“Dashcam” was a tough lesson, but one Savage barely had time to process before he got off social media and flew to New Orleans to film “The Boogeyman.” His initial pitch to producer 21 Laps (“Stranger Things”) had been simple — “‘Poltergeist‘ meets ‘Ordinary People.'” It was the latter reference to Robert Redford’s Oscar-winning 1980 familial grief drama that intrigued actor Sophie Thatcher.
Thatcher was initially hesitant to take on another genre project during her hiatus from hit series “Yellowjackets.” Then she and Savage bonded over their mutual cinephilia in their first virtual meetings, trading references to such works as Nicolas Roeg’s “Don’t Look Now,” discovering they owned matching “Betty Blue” posters and diving into the characters they’d need to keep grounded for the film to work.
“He was self-aware that this movie being about the Boogeyman, we’re dealing with something that is very well-known,” says Thatcher. “His ultimate [goal] was to not make it corny and make it as artful as possible.”
During production in New Orleans, Savage would jump in to play scene partner to his cast when they had to act opposite their titular computer-generated co-star, acting out the Boogeyman’s menacing noises and mannerisms. “He was so invested,” says Thatcher. But on set Savage also found himself processing the film’s themes in an intimately personal way when they hit unexpectedly close to home.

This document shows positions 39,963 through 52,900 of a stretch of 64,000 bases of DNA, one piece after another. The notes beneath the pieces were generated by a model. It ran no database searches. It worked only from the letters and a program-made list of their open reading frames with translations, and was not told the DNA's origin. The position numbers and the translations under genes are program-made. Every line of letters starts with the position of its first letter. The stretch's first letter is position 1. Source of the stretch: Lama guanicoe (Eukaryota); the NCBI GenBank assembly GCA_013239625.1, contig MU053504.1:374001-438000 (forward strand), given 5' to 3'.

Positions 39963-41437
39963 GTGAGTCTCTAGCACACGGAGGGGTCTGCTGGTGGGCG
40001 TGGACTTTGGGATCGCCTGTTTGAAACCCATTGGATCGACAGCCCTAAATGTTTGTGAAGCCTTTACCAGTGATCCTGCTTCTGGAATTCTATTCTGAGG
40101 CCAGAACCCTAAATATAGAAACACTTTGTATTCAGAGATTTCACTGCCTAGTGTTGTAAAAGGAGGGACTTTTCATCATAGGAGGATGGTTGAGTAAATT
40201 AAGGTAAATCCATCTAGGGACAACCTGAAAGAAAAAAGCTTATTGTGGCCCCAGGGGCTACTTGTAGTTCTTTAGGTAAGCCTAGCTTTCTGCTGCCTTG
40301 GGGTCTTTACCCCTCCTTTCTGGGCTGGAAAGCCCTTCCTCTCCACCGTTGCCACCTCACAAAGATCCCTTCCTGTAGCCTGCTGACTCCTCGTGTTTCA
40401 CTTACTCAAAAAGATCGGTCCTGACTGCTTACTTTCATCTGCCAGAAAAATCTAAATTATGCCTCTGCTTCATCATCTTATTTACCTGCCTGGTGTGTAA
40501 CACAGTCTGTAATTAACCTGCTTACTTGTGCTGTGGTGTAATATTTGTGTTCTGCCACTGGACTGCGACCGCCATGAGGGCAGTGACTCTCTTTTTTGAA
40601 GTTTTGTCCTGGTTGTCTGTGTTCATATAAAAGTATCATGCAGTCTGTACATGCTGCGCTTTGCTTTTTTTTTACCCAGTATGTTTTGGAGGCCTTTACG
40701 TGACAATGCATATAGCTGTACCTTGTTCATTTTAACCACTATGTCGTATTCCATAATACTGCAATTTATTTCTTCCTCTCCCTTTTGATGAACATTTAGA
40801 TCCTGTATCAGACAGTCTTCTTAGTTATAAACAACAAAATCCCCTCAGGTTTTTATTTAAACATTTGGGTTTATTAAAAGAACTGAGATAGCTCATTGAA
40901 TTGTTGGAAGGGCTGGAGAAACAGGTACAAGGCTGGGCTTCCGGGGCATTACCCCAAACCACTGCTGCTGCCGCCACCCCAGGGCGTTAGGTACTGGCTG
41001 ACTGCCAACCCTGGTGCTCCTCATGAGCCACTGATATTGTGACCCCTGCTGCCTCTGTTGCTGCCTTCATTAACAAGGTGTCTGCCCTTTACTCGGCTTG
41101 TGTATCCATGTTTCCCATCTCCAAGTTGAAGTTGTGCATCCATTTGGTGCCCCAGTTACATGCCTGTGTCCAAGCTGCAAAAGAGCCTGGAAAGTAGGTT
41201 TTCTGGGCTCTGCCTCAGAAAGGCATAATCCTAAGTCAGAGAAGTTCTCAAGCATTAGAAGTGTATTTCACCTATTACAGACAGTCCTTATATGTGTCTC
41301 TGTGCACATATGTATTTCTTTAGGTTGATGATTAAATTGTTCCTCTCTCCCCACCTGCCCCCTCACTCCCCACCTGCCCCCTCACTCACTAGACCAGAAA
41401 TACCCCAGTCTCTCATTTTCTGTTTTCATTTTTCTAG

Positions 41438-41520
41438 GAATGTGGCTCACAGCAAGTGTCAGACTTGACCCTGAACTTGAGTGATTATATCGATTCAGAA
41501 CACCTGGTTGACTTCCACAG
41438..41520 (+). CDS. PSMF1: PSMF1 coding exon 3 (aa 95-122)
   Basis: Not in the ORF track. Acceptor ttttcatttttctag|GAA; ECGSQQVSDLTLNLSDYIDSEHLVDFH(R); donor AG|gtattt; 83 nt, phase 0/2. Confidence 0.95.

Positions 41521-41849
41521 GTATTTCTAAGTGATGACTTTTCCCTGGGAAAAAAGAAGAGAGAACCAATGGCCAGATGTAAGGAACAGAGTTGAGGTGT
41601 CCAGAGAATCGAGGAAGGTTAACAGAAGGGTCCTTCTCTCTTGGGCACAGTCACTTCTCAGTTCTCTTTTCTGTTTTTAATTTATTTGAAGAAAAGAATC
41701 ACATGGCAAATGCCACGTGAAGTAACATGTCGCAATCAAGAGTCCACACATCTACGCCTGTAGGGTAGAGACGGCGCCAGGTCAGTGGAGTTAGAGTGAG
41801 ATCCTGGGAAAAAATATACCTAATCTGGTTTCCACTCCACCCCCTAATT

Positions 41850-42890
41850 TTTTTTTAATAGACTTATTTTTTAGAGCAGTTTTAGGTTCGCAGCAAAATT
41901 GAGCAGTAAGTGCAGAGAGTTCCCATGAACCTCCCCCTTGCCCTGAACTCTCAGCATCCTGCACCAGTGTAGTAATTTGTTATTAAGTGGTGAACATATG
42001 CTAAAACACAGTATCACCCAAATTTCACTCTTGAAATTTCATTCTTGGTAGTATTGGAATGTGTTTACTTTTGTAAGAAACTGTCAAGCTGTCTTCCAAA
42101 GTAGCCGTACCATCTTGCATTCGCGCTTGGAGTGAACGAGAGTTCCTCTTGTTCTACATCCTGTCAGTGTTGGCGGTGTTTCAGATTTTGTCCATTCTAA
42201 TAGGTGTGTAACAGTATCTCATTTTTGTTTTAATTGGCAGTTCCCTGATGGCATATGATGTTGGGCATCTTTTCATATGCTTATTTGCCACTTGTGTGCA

“I’d just gone through a loss before we did this movie. And it was a nice thing to be able to put words to those oddly specific feelings,” he says, specifying only that it was a death in the family back home in the U.K. “When you lose someone, it doesn’t happen all at once; that person dies lots of little deaths. At the beginning of the movie, the mom is kind of alive — you’ve got [her painting] studio and all the light is pouring in and her portrait is half finished and the paint is still wet. She’s still a presence in the house. And then she dies again when you box her up and put her into the dark basement, and she dies again every time you avoid the conversation with your family members. And it was kind of the same with my family.”
He says it again: “The Boogeyman” is not an A24 movie. “It’s not a grief movie in that way. But the scenes that have to do with that are really heartfelt. Nothing in this movie, surprisingly for a Disney movie called ‘The Boogeyman,’ was done cynically.”
Horror, he says, is the most “empathetic” of genres, peeling back his philosophical approach to scary movies. “Horror can put you shoulder to shoulder with characters that you would cross the street to avoid, but in that context you’re rooting for them. You come to understand them. And it’s a good leveler. …If somebody is in a life-or-death situation, none of the other bull— is important anymore.”